The goal of American business was not competition but monopolies, which combined into trusts—fixing prices, limiting wages and stifling innovation, except on their own terms. Corporate moguls maintained that they were entitled to their riches because they were risk-takers. In fact, they were risk averse. They were playing with other people’s money — often the government’s — in a rigged game where, as insiders, they were assured of the results.
It wasn’t until the Panic of 1907 that a movement to limit the damage of the boom-and-bust cycle gained traction under the aegis of Theodore Roosevelt and a Reform Republican wing led by Senator Robert La Follette of Wisconsin. Combined with pressure from populist Democratic followers of William Jennings Bryan and the threat of a burgeoning Socialist movement under Norman Thomas, the Gilded Age gradually gave way to the Progressive Era culminating in the Federal Reserve Act of 1913 under President Woodrow Wilson. It was Wilson who introduced the progressive income tax in 1917, an error corporate America and its latter-day apologists still hope to rectify.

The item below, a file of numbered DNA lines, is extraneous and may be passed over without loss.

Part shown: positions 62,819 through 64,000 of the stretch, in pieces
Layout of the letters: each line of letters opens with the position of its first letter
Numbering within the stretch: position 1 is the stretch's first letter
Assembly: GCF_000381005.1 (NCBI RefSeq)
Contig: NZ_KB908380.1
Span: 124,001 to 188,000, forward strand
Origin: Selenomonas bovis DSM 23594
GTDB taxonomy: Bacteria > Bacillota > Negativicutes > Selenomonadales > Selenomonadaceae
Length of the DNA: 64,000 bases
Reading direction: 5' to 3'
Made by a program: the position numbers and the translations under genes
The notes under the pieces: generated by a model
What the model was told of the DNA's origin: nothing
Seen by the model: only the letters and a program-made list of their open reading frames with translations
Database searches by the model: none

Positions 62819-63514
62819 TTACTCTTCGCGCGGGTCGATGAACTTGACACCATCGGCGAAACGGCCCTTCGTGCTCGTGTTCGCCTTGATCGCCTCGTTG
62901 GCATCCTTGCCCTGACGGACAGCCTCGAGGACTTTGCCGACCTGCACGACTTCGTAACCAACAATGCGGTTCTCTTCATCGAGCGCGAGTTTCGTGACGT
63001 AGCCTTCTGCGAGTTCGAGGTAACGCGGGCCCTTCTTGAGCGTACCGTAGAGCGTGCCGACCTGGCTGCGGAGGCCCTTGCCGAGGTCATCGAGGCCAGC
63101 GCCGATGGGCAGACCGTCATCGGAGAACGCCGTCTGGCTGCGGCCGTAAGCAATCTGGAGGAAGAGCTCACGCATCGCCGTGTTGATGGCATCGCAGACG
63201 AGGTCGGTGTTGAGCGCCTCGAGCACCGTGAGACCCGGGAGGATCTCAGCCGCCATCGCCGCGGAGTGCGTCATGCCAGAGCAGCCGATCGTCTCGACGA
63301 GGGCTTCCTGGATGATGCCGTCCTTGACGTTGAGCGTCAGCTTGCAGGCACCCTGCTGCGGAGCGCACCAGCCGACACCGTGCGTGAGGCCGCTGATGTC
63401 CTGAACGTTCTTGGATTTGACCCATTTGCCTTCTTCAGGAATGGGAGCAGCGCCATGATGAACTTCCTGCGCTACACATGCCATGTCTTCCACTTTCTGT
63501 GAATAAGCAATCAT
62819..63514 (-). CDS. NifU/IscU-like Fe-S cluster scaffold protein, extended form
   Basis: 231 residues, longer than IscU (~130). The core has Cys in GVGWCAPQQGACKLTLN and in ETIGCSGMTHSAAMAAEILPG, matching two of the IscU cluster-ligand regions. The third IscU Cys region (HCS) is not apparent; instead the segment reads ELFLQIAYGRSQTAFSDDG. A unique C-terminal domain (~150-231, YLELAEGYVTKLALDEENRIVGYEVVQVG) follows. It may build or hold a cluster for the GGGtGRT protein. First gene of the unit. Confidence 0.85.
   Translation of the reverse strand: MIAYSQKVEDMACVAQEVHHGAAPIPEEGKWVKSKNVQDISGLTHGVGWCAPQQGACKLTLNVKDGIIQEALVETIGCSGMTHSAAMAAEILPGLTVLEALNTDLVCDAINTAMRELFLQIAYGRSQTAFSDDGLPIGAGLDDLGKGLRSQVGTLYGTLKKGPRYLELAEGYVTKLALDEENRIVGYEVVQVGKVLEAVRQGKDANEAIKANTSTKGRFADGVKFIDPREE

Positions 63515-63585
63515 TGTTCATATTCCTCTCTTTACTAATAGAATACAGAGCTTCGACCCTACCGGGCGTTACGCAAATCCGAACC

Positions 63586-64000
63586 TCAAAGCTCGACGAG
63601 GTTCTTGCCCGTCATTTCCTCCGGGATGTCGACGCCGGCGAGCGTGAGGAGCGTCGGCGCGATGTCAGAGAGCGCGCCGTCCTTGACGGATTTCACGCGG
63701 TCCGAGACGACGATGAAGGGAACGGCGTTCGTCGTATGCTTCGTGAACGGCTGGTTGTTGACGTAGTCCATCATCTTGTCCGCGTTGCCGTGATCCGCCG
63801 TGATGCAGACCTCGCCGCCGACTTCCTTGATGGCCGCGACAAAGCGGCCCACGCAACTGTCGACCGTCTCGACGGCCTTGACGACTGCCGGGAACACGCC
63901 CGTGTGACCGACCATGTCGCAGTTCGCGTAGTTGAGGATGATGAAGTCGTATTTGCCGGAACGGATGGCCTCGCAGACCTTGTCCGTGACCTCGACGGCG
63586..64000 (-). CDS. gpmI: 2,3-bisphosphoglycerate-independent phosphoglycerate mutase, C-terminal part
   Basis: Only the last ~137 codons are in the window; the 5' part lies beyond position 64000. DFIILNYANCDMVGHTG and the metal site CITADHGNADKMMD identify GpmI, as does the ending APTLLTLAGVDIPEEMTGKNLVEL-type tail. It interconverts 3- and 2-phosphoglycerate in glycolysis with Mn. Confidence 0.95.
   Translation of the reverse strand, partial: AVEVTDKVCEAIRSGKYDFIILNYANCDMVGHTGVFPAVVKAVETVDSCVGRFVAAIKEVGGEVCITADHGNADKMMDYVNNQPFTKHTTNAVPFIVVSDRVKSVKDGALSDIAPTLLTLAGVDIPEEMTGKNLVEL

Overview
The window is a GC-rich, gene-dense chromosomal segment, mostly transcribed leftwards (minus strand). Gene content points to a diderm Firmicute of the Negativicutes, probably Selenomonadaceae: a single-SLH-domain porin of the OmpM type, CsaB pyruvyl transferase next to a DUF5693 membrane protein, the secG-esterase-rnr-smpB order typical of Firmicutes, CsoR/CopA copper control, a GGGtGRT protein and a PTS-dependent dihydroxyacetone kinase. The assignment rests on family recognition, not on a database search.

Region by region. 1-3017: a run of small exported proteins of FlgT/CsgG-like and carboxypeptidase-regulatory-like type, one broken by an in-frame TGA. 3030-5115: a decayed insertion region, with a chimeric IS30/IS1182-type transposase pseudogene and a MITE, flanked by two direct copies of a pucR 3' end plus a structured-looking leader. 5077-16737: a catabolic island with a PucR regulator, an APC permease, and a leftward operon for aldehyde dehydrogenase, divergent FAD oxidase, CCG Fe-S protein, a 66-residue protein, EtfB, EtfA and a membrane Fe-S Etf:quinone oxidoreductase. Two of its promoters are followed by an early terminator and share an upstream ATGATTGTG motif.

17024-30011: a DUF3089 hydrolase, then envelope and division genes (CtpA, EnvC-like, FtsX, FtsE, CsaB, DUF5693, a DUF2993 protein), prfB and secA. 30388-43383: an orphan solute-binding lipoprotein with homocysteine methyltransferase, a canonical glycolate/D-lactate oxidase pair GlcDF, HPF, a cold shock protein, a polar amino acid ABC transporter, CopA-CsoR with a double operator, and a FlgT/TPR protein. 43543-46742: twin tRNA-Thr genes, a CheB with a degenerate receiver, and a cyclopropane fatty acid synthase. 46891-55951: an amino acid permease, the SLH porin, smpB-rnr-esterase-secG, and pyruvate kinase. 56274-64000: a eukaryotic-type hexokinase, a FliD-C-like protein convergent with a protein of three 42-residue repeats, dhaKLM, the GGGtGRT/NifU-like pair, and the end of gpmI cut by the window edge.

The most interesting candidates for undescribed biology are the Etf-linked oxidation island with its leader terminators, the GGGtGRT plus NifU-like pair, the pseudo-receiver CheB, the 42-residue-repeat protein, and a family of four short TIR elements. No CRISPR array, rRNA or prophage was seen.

Despite reforms, the U.S. was still vulnerable to the economic cycle which struck with a vengeance with the financial meltdown of 1929 and the ensuing Great Depression of the 1930’s. This brought Franklin Roosevelt to the White House and with him the New Deal whose seminal legislation ranged from Labor reform to Social Security, interventions by the Government designed to protect Americans from the vagaries of the market and the rapaciousness of its manipulators. Not least among the many agencies created under the New Deal was the Securities and Exchange Commission that regulated stock trading, which until then had been virtually out-of-control, contributing to the speculation that sparked the market crash leading to the Depression. Roosevelt’s efforts, while gaining him the devotion of the vast majority of Americans of his era, earned him the enmity of his own patrician class which never forgave his betrayal.